I have to say, it seems like more and more stars these days are getting nipped and tucked and injected. They don`t always like to advertise their body work, though. But tonight, I am uncovering plastic surgery secrets of the rich and famous.

(BEGIN VIDEOTAPE)

(voice over): From Jessica Simpson`s super sized lips to Axl Rose and Mickey Rourke`s freaky new faces, SHOWBIZ TONIGHT can tell you Hollywood is full of plastic surgery success stories and nightmares.

CAPLAN: One of the worst Hollywood plastic surgery offenders is Axl Rose.

HAMMER: Axl Rose rose to fame in the 1980s as the lead singer of the widely popular rock group, Guns N` Roses.

(MUSIC)

Women loved him. Men wanted to be him. But by the late 1990s, Axl had become increasingly reclusive.

AXL ROSE, ROCK STAR: (UNINTELLIGIBLE)

HAMMER: He decided to disappear from the spotlight. In 2006, he reemerged looking like this.

CAPLAN: It looked like he had had a chemical peel, that he had cheek implants. His whole face looked completely restructured.

CAPLAN: Axl Rose used to be this really studly, hunky guy. But when he reemerged, he looked so artificial, so plastic it was scary, almost, for people to look at him.

HAMMER: If you are hoping to get an admission out of Axl, it`s not going to happen. He`s never said a word about his transformation, but Jessica Simpson has. After much speculation about her noticeably fuller lips, Jessica is finally acknowledging she`s had injections in her lips, admitting to "Glamour" magazine, that, quote, "I had that Restylane stuff. It looked fake to me and I didn`t like that."

CAPLAN: When Jessica Simpson first landed on our radar, she was very au naturale girl next door. Then all of a sudden we saw Jessica with these bigger lips and even nicknamed trout pout.

HAMMER: Well, Jessica is saying so long to the trout pout. She says she`s stopped with the filler. But that admission got people asking, what else?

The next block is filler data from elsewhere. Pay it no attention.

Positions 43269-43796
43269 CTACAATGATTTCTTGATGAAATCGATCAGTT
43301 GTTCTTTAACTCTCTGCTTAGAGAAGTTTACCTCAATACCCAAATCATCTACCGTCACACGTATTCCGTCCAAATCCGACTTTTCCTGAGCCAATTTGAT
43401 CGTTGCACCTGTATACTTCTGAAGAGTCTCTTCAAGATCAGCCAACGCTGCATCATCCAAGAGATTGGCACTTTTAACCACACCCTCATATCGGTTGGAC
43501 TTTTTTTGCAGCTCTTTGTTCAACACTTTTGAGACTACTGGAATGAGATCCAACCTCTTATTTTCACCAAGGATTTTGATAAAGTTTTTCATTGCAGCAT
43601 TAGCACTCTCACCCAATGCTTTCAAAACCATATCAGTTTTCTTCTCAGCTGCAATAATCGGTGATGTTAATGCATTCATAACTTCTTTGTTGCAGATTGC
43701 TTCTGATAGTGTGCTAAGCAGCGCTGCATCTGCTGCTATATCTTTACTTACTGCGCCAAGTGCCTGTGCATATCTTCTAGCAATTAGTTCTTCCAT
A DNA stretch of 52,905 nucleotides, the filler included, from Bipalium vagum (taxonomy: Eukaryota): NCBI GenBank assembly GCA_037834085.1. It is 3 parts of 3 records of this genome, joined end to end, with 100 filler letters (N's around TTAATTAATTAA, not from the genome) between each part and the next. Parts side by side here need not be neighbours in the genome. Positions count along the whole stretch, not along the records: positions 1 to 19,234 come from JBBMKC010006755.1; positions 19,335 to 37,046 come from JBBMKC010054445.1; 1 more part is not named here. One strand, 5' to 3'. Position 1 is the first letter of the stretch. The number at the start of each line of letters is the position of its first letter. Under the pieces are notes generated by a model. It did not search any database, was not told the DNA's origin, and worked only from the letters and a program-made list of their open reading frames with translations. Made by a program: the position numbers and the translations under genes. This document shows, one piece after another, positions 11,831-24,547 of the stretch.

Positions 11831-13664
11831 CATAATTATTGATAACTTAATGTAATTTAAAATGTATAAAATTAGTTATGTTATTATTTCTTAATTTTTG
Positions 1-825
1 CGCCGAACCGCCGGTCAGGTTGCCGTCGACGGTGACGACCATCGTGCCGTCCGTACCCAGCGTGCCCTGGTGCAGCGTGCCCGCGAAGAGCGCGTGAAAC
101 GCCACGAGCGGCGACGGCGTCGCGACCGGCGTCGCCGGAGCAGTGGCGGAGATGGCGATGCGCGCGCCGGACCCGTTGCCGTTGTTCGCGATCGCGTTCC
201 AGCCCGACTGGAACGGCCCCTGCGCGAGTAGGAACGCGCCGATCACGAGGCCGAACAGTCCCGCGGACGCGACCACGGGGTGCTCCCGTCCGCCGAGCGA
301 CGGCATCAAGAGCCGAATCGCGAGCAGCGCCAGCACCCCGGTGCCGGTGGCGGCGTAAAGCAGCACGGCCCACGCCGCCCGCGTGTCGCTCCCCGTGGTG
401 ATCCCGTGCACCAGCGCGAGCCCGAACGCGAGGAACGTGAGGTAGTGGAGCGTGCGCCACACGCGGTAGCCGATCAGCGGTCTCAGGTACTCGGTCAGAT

CAPLAN: When Jessica admitted she had Restylane, that opened the floodgates for people wondering, "OK. Is she going to admit some other plastic surgery she had. A lot of people were wondering had Jessica had breast implants.

HAMMER: Speculate all you want, but Jessica wants everyone to know, unlike her lips, those are real. But she tells "Harper`s Bazaar" magazine that she`s not ruling out plastic surgery in the future, because you never know what`s going to happen, saying, "Maybe after having kids, if my boobs dropped down to my belly button, I would get them lifted."

Patricia Heaton knows all about that. The "Everybody Loves Raymond" star says having four kids and four C-sections changed her body in ways she never imagined. So she went for a tummy tuck and a breast lift.

PATRICIA HEATON, ACTRESS: I nursed four very thirsty boys in such succession. I`m 44 and my body was looking about 64, so I wanted to sort of have them meet.

HAMMER: Star Jones waited four years before telling the world that she had something done to her body. She went from 307 pound to her new stick thin figure because of gastric bypass surgery. She says she waited so long because she didn`t know how people would react. But SHOWBIZ TONIGHT found out her then-co-hosts on "The View" knew about it all along.

BARBARA WALTERS, CO-HOST, "THE VIEW": I`m very happy that Star has talked about her gastric bypass. We had all known about it when it happened. She asked us not to tell. She was our colleague and we didn`t.

HAMMER: Star may have hid her surgery, but SHOWBIZ TONIGHT can tell you there are plenty of other celebrities who have come right out to say surgery helped them slim down. "American Idol" judge Randy Jackson and weather man Al Roker(ph) each lost more than 100 pounds, thanks to gastric bypass surgery. So did Roseanne Barr. For Blues Traveler front man John Popper, the weight loss was more extreme.

JOHN POPPER, FRONT MAN, BLUES TRAVELER: I used to step on the gas station. Those little hoses go ding! Ding! I can make them go ding just by stepping on them.

HAMMER: Popper used to weigh over 400 pounds. But in 2000, he went under the knife and reemerged half his size.

POPPER: It saved my life. It was absolutely that simple.

HAMMER: But not every surgery is a success. Enter actor Mickey Rourke. You remember him from his leading man days. Well, have a look at him now. Rourke`s surgery started when he decided to fix his nose after a boxing injury. The nose job, though, was just the tip of the iceberg.